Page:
I went to one of those prestigious Eastern colleges that turn out the bureaucrats who populate President Obama's administration so I have an unusual perspective on his supporters. I know these people very well, yet I can't figure out their motivation.
As class secretary, I spend quite a bit of time gathering news for the Alumni Notes. When I call to chat, nearly all my former classmates are staunchly liberal, enraged at the Tea Party and alarmed at the possibility that President Obama may not be re-elected. This is kind of strange. Forty years ago, many of these people were football jocks or party animals who had very little concern for politics. Yet they have someone "matured" into staunch liberals. All this was summed up by one alumnus who wrote in the class notes a few years ago, "I continue to prosper while moving rapidly toward the angry left."
One of the classmates I contacted this year is a Washington tort lawyer. He told me how he recently represented an entrepreneur who got a permit from the Department of Interior to develop a coal mine in Tennessee, spent $3 million developing infrastructure, and was then told by the bureaucrats that they had changed their mind -- the mine was too close to a national forest.
"I won a $300 million settlement before a federal administrative judge, working on contingency," he said. "But when it went up to the appeals level, the three-judge panel threw it out. They said the government can do anything it wants. It makes me sick."
"Isn't that the sort of thing the Tea Party is complaining about?" I asked.
"Tea Party!" He was astounded. "You're not one of those Tea Party people, are you? They're all crazy."
Another class member is now a prominent professor at the University of Wisconsin. I asked him what it was like in Madison during last summer's demonstrations and he said, "Heck, I was in them. We've got an absolutely insane governor in this state, Governor Walker. The man is crazy. He wants to gut the entire system. We were out there to stop him."
In the next breath was telling me about his second home in the Caribbean. "We have a little compound down there," he said. "We got hit by a hurricane ten years ago and I had to go down to rebuild the place. There are only about 100 people on the island so we all helped each other out."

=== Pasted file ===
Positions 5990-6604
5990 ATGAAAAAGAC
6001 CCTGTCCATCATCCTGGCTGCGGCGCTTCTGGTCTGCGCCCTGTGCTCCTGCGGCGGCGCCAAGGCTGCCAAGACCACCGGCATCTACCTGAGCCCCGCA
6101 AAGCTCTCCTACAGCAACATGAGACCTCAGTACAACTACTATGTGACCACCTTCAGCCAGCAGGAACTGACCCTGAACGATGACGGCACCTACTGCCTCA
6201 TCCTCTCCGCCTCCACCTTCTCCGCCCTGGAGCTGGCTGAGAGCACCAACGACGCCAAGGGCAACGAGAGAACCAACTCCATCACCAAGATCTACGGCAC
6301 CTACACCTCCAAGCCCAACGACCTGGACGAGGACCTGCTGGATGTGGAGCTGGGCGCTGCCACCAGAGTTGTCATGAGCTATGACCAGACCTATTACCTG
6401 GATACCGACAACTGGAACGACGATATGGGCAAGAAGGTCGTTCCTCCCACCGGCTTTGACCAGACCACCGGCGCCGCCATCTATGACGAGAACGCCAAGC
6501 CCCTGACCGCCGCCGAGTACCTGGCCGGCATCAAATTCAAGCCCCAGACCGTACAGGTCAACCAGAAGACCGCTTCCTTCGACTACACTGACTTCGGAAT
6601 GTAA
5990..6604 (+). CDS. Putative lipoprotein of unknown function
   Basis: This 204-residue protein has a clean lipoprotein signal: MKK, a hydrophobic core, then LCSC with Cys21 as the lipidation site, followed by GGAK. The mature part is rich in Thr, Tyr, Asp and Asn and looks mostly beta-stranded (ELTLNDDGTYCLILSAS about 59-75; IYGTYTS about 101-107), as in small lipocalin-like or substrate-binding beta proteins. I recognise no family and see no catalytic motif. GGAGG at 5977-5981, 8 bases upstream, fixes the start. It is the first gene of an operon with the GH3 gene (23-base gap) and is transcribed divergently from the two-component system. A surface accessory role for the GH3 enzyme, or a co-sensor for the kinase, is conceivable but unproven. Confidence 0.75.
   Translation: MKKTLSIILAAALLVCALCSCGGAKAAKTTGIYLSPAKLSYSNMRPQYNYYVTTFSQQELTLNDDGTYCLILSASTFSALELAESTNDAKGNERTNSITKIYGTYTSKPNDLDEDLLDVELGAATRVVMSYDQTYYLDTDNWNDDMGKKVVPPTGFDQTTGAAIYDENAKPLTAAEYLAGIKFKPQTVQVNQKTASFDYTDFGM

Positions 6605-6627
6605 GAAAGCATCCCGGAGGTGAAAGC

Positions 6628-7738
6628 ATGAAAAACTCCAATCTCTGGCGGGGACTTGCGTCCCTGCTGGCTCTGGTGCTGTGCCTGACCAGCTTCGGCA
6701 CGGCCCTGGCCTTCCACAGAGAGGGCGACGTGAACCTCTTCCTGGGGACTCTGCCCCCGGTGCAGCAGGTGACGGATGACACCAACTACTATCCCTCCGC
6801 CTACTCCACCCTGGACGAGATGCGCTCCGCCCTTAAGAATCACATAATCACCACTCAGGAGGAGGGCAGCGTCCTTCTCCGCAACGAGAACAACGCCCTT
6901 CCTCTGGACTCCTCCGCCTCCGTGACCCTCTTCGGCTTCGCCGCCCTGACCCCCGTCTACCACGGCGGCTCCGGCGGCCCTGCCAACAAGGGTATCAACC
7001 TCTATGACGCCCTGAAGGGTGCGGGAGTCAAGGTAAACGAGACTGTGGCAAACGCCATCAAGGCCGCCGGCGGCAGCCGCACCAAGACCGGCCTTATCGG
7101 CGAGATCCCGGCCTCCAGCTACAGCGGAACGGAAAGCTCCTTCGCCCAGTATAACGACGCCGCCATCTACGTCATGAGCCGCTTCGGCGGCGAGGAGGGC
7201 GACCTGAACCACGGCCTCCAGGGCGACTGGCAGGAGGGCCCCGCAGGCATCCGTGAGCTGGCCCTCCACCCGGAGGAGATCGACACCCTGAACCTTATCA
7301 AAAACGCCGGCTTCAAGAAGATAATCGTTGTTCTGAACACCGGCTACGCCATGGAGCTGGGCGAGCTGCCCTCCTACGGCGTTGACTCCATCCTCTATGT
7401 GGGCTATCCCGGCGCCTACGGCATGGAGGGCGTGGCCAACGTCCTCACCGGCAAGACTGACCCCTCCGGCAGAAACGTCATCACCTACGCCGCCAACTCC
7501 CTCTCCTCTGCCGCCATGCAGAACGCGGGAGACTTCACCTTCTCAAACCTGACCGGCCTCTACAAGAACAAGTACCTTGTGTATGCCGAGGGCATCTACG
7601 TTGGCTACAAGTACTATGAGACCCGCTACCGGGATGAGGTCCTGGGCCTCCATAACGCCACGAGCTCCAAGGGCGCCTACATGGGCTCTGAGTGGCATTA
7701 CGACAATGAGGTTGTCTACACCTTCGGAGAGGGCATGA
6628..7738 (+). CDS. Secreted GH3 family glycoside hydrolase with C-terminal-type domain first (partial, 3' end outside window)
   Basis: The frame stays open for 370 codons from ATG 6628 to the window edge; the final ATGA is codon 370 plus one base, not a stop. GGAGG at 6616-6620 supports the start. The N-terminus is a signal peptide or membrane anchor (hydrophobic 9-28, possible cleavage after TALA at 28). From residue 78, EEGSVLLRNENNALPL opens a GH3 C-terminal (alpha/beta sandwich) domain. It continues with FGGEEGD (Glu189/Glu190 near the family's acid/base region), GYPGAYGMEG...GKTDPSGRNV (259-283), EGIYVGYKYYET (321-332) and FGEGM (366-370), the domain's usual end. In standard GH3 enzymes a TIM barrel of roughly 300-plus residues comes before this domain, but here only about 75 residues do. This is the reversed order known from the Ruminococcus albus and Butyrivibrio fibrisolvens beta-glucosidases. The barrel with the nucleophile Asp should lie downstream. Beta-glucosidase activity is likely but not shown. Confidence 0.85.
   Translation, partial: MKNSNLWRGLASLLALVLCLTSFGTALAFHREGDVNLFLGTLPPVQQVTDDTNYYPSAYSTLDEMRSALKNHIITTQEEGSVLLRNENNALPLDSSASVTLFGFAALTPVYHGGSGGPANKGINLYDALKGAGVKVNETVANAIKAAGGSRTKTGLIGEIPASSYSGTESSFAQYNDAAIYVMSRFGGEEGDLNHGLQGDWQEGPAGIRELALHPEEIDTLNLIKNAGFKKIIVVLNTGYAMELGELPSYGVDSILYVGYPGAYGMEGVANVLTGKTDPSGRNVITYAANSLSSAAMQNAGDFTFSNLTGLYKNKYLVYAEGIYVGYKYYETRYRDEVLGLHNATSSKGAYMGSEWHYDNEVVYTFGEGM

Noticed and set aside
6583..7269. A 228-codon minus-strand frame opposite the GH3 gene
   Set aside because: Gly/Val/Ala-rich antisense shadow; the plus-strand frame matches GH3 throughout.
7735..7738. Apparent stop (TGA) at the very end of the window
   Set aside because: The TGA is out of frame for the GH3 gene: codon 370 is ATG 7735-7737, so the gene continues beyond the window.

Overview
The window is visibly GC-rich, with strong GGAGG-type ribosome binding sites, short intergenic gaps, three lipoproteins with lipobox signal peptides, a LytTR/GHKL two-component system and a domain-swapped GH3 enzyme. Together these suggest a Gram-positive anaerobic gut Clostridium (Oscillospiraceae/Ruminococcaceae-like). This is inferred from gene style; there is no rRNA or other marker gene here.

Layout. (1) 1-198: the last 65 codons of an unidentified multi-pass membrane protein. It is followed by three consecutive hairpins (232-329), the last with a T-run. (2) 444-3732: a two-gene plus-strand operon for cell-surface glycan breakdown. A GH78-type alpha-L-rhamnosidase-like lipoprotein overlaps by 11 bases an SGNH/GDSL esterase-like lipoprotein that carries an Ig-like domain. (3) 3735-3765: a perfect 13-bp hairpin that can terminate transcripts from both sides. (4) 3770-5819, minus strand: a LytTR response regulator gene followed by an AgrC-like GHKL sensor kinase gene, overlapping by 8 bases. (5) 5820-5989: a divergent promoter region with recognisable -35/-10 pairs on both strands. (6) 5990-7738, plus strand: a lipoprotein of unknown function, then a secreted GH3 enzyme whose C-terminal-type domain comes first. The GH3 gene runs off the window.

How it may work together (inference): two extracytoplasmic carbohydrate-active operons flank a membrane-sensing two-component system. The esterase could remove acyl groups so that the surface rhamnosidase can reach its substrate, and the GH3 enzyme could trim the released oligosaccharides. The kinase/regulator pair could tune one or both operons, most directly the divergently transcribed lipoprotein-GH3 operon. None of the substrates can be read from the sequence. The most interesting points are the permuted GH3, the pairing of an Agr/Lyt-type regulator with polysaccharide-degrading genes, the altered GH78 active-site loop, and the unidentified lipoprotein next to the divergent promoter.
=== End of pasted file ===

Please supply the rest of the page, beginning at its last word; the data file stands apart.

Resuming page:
Somehow the incongruity of an affluent college professor with a hideaway home in the Caribbean who is also a member of the oppressed working masses who must demonstrate against an insane governor who is foolish enough to be upset because his state is going bankrupt did not register in his head.
I've had several conversations with liberals lately and they have one simple explanation for the President's current troubles -- "racism." "What's really going on is these Tea Party people can't stand the idea of being ruled by a black man, don't you think that's it?" Nine percent unemployment, 20 million people out of work, a 27-year-high in unemployment among African-Americans -- if George Bush were President, he would be being charged with racism.
So I've composed a letter to my liberal friends who are beginning to realize that Obama may be a one-term President. We've seen this before -- Jimmy Carter and George H.W. Bush both tripped over the economy and failed to get re-elected. Nobody argued it was because Carter was a Southern Baptist or Bush was Skull-and-Bones. So why should it be hard to fathom that 43rd President might face the same experience?
"Dear Liberal Friend,
"We are facing what could become a very ugly election. At this point it seems quite possible that Barack Obama may be voted out office. The charge will immediately be raised that all this represents 'racism' and America has reverted to type. That they elected Obama as the first African-American over an Old White Male in 2008 was just an accident.
"I think it should be clear to you now, before the election really picks up steam, how wrong this perspective is and how harmful it will be to the country to make such a charge. If Tea Party Republicans succeed in electing a President, it won't be about race. It will be about class. Specifically, it will have been a revolt of what might be called the lower reaches of the middle class against the upper-educated-going-on-aristocracy that you represent. Tea Party people are not rich. They are working people, small business owners, people who went to state schools and agricultural colleges where they learned to make a living rather than to collect law degrees and become "policymakers" telling other people what to do. Most of all they are people who are tired of having these "policymakers" interfering in their lives and telling them that they must therefore surrender larger and larger portions of their income so that the government can build a separate but equal economy.